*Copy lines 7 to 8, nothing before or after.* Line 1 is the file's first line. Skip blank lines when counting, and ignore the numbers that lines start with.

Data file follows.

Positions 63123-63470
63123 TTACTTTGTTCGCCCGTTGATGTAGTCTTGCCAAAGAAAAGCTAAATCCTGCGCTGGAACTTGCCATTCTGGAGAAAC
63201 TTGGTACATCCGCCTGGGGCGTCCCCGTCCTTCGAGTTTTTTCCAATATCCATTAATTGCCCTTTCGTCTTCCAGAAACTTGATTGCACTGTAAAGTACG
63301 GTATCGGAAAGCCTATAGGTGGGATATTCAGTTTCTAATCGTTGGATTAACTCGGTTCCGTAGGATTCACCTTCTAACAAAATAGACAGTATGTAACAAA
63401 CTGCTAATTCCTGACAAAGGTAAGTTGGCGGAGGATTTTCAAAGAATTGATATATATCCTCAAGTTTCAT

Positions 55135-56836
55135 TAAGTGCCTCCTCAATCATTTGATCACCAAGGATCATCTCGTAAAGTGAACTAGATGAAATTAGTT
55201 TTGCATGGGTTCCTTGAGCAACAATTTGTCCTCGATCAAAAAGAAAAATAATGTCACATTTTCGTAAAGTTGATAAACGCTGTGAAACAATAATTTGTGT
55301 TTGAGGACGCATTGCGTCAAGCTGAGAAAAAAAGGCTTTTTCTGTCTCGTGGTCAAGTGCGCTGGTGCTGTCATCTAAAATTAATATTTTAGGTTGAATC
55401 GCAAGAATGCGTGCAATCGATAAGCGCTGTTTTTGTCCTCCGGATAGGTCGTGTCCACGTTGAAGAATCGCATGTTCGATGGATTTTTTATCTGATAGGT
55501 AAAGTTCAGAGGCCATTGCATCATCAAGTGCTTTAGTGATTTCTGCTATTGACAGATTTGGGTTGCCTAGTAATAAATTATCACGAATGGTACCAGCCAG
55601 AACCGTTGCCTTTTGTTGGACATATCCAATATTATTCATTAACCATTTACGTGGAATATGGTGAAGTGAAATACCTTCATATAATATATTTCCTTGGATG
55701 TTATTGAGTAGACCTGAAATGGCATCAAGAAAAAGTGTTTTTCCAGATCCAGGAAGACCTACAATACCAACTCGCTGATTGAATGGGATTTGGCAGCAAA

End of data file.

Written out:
55135 TAAGTGCCTCCTCAATCATTTGATCACCAAGGATCATCTCGTAAAGTGAACTAGATGAAATTAGTT
55201 TTGCATGGGTTCCTTGAGCAACAATTTGTCCTCGATCAAAAAGAAAAATAATGTCACATTTTCGTAAAGTTGATAAACGCTGTGAAACAATAATTTGTGT